Who needs the US? Huawei profits jump 28%
Huawei may be under fire in the United States, but it’s powering ahead in other markets.
The Chinese tech company reported Friday that its profit jumped 28% in 2017 to $7.3 billion, a major rebound from the previous year when it hardly grew at all.
Huawei said the improved performance was driven by cost cuts, strong sales in its home market and smaller foreign currency losses. Sales increased by double digits — 16% — but growth was slower than in recent years.
The profit boom comes after multiple blows to the Chinese company’s ambitions in the United States.
Huawei is the world’s third largest smartphone maker behind Samsung and Apple. It’s also a leading provider of telecom equipment in Asia, Europe and Latin America.
But the company has struggled in the United States because of official concerns that the Chinese government can use Huawei smartphones and other products for intelligence gathering.
Huawei has repeatedly denied the allegations, saying it has won trust and confidence in 170 countries.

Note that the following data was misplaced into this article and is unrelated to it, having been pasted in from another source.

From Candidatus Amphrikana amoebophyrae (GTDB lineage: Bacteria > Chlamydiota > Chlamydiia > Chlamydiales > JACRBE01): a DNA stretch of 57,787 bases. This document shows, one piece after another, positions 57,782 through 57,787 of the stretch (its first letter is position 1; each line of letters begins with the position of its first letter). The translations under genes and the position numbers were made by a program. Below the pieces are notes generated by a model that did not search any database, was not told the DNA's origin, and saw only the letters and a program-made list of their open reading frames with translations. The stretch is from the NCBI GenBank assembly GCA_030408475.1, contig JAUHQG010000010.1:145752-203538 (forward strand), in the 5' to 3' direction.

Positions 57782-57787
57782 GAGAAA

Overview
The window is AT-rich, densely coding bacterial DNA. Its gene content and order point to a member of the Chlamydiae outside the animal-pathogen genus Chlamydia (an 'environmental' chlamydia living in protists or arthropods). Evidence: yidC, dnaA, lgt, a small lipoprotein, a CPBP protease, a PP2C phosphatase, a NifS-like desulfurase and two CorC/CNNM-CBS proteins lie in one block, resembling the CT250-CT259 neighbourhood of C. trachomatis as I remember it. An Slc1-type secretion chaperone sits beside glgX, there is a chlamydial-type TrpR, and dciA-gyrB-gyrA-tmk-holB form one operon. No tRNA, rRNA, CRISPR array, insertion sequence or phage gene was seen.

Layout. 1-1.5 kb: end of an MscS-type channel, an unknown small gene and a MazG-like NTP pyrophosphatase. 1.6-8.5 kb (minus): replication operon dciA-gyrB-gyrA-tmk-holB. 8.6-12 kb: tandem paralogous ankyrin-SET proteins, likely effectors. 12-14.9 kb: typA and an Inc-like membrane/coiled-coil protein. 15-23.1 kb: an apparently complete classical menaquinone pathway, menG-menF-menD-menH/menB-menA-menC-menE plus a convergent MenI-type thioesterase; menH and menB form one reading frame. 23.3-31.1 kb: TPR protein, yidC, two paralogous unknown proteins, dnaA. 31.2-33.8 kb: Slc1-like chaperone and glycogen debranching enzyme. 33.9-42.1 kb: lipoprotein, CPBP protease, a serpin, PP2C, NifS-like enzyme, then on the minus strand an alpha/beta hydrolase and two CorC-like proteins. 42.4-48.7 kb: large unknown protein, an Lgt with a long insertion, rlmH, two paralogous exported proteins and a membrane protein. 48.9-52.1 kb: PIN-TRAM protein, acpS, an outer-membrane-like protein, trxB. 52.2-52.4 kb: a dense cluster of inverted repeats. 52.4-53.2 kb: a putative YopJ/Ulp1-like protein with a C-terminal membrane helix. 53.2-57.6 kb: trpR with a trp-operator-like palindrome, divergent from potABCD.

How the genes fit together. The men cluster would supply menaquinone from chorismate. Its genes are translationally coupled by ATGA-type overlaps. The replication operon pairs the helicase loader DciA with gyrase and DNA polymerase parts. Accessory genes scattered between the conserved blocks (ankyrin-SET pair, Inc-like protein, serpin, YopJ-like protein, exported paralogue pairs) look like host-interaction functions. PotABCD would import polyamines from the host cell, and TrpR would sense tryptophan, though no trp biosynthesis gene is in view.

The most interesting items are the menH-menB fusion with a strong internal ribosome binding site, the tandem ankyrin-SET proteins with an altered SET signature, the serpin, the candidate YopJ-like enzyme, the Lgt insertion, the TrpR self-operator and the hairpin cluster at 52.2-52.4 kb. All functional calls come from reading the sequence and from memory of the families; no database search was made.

US intelligence agencies warned Americans in February not to buy smartphones made by Huawei or ZTE, another Chinese company, saying the devices posed a security threat.
Huawei has faced other setbacks in the United States.
Best Buy confirmed last week it has stopped ordering Huawei phones.
Talks between Huawei and the wireless carrier AT&T collapsed earlier this year.
And in March, President Donald Trump killed a $117 billion takeover of US chip-maker Qualcomm by its rival Broadcom because of concerns that the deal would give Huawei an advantage in the race to introduce 5G technology.
Huawei posted strong sales in markets outside of the United States in 2017, including in Asia, Europe and Africa.
The company had a tougher time in Latin America, where it said a decline in telecommunication investment caused revenue to drop nearly 11%.
Smartphones accounted for 39% of Huawei’s total sales.
Kitty Fok, an analyst at research firm IDC, said the earnings report was in line with expectations, except for a lackluster performance in Huawei’s enterprise business, which provides services like cloud computing.
“Huawei put a lot of investment in this business,” said Fok. “But it’s less than 10% [of total revenue], which is disappointing.”
One of Huawei’s top executives, Ken Hu, said in a statement that its ultimate aim is to “stand out as an iconic global tech brand.”
That goal could be hard to achieve if the company remains locked out of the US market.